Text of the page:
‘All the Rights and Privileges of British Subjects’: Māori and Citizenship in Aotearoa New Zealand

  • Carwyn Jones
  • Craig Linkhorn
Part of the Politics of Citizenship and Migration book series (POCM)


Article 3 of the Treaty of Waitangi, signed by Māori leaders and the British Crown in 1840, stated that Māori would enjoy ‘all the rights and privileges of British subjects.’ This new citizenship of a British colony was laid over the top of Māori forms of social organisation and understandings of nationhood and citizenship. The New Zealand state has struggled to come to terms with Indigenous forms of citizenship and over time has changed its approach to Māori citizenship to try to address this. This essay considers the nature of Māori citizenship today in the era of Treaty of Waitangi settlements, exploring how citizenship in this period of transitional justice is informed by political, social, and justice dimensions of conceptions of Māori citizenship over time.


Treaty of Waitangi Māori Citizenship Indigeneity Transitional Justice 


  1. Adds, P., Bonisch-Brednich, B., Hill, R., and Whimp, G. eds. Reconciliation, Representation and Indigeneity: ‘Biculturalism’ in Aotearoa New Zealand. Heidelberg: Universitatsverlag Winter, 2016.Google Scholar
  2. Ballara, Angela. Iwi: The Dynamics of Māori Tribal Organisation from c. 1769 to c. 1945. Wellington, NZ: Victoria University Press, 1998.Google Scholar
  3. Binney, Judith. “Te Kooti Arikirangi Te Turuki” in the Dictionary of New Zealand Biography, Te Ara - the Encyclopedia of New Zealand. Available:
  4. Borrows, John. Canada’s Indigenous Constitution. Toronto, University of Toronto Press, 2010.Google Scholar
  5. Durie, Mason. Te Mana, Te Kawanatanga: The Politics of Māori Self-Determination. Oxford: Oxford University Press, 1998.Google Scholar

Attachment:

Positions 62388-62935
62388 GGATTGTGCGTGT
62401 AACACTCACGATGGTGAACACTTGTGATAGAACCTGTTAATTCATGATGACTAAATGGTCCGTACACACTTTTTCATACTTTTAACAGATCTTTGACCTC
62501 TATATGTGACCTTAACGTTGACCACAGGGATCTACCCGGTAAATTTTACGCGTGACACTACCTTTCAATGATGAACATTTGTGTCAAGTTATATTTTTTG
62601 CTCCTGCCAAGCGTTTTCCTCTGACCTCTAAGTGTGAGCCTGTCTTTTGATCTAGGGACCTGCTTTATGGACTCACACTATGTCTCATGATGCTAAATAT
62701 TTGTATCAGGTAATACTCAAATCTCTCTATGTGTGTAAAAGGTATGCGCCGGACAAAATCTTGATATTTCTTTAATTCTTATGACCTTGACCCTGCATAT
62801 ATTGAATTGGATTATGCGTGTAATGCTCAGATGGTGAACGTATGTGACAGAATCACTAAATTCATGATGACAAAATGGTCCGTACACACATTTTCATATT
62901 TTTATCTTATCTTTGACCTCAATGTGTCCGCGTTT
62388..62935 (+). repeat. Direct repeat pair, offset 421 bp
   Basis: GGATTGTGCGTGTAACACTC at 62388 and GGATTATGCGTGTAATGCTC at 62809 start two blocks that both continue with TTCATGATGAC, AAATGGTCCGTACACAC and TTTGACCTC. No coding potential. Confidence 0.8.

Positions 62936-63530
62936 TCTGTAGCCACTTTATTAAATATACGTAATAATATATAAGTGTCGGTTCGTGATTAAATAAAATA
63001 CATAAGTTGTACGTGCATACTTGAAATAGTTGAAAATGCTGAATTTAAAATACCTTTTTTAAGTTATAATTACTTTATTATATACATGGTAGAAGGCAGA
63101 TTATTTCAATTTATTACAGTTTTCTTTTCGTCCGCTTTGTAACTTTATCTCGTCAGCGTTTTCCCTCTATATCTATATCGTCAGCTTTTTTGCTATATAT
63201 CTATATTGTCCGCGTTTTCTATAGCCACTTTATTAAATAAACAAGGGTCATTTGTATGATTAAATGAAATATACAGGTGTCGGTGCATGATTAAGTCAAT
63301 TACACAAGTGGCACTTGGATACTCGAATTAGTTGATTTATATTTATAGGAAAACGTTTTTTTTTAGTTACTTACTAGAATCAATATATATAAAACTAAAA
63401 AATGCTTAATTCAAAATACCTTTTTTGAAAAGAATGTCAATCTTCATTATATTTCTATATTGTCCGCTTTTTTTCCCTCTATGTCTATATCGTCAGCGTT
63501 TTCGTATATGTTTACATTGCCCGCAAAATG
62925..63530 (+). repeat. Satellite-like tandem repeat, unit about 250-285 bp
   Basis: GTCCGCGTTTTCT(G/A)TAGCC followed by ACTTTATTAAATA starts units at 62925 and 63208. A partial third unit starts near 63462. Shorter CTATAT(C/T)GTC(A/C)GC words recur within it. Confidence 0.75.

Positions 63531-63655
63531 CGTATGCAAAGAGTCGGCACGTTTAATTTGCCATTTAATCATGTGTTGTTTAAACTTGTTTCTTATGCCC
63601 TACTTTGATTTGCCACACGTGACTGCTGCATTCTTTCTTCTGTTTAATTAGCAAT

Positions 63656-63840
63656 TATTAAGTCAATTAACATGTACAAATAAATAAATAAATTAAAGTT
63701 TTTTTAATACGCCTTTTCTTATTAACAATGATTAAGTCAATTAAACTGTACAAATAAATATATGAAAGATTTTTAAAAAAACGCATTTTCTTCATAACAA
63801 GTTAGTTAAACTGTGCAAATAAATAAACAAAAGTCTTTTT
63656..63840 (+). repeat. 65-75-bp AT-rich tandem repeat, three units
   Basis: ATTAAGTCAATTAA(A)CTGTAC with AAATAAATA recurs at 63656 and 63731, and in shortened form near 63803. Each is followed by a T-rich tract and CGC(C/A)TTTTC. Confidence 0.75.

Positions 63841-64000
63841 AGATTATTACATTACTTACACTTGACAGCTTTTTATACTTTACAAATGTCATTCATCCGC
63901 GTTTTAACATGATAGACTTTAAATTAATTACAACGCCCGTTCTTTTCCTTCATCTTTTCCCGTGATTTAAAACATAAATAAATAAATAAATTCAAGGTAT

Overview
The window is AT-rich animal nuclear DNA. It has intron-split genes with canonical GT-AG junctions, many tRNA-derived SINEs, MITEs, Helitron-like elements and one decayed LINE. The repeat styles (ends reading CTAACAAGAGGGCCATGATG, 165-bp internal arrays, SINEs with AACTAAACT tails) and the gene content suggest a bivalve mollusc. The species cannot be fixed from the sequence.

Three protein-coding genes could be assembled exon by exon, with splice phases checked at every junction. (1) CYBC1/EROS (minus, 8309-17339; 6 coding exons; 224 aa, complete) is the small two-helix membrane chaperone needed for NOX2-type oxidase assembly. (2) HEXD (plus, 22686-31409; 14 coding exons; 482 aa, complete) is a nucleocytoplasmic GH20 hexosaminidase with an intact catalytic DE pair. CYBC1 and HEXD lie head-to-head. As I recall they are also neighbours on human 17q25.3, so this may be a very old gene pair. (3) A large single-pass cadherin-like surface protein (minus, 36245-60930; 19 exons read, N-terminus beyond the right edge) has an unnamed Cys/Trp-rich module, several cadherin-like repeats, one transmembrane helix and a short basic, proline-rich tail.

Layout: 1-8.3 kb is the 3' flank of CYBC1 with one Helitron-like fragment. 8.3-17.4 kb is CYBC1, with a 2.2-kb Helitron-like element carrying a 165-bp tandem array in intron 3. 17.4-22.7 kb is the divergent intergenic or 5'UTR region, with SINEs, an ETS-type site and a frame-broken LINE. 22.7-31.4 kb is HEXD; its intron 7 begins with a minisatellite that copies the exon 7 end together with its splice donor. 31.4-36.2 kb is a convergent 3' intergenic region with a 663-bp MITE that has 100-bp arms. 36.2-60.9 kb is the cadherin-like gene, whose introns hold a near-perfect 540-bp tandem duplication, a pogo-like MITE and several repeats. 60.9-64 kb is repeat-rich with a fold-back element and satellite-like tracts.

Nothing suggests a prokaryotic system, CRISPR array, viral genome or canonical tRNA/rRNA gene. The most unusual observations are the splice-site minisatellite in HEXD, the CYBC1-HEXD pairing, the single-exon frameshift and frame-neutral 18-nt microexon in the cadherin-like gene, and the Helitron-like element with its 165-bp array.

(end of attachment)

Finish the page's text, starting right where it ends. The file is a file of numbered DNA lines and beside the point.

6. Duthu, Bruce. Shadow Nations: Tribal Sovereignty and the Limits of Legal Pluralism. Oxford: Oxford University Press, 2013.CrossRefGoogle Scholar
  7. Gover, Kirsty. Tribal Constitutionalism: states, tribes and the governance of membership. Oxford: Oxford University Press, 2010.Google Scholar
  8. Hickford, Mark. Lords of the Land: Indigenous Property Rights and the Jurisprudence of Empire. Oxford: Oxford University Press, 2011.CrossRefGoogle Scholar
  9. Hill, Richard. Māori and the State: Crown-Māori Relations in New Zealand/Aotearoa, 1950-2000. Wellington: Victoria University Press, 2009.Google Scholar
  10. Humpage, Louise. “Revision required: Reconciling New Zealand citizenship with Māori nationalisms.” National Identities 10, 247–261 (2008).CrossRefGoogle Scholar
  11. New Zealand Law Commission. Māori Custom and Values in New Zealand Law. (Wellington, 2001).Google Scholar
  12. O’ Malley, Vincent. “English Law and the Māori Response: a case study from the Runanga system in Northland, 1861-65.” Journal of the Polynesian Society. 116, 7–34 (2007).Google Scholar
  13. Stephens, Māmari. “A Loving Excavation: Uncovering the Constitutional Culture of the Māori Demos” New Zealand Universities Law Review 25(4), 820–843 (2013).Google Scholar
  14. Tully, James. Public Philosophy in a New Key. Cambridge: Cambridge University Press, 2008.CrossRefGoogle Scholar
  15. Waitangi Tribunal. Te Whānau o Waipareira Report. Wellington: GP Publications, 1998.Google Scholar
  16. Waitangi Tribunal. Whaia Te Mana Motuhake – In Pursuit of Mana Motuhake: Report on the Māori Community Development Act. Wellington: Waitangi Tribunal, 2014.Google Scholar
  17. Wallace, J., Darwin, J., Keith, K., Mulgan, R., and Whetumarama Wereta. Report - Royal Commission on the Electoral System: Towards a Better Democracy. December 1986.Google Scholar
  18. Ward, Alan. “Law and law-enforcement on the New Zealand frontier, 1840-1893.” NZ Journal of History. 5, 2 (1971).Google Scholar
  19. Williams, Hon Justice Joseph. “Property or interests, private or public?” Administrative Law Intensive. Wellington, New Zealand: New Zealand Law Society (2011).Google Scholar
  20. Wilson, M. and Yeatman, A. eds. Justice & Identity: Antipodean Practices. Wellington: Bridget Williams Books, 1995.Google Scholar

Copyright information

© The Author(s) 2017

Authors and Affiliations

  • Carwyn Jones
    • 1
  • Craig Linkhorn
    • 1
  1. 1.Faculty of LawVictoria University of WellingtonWellingtonNew Zealand

Personalised recommendations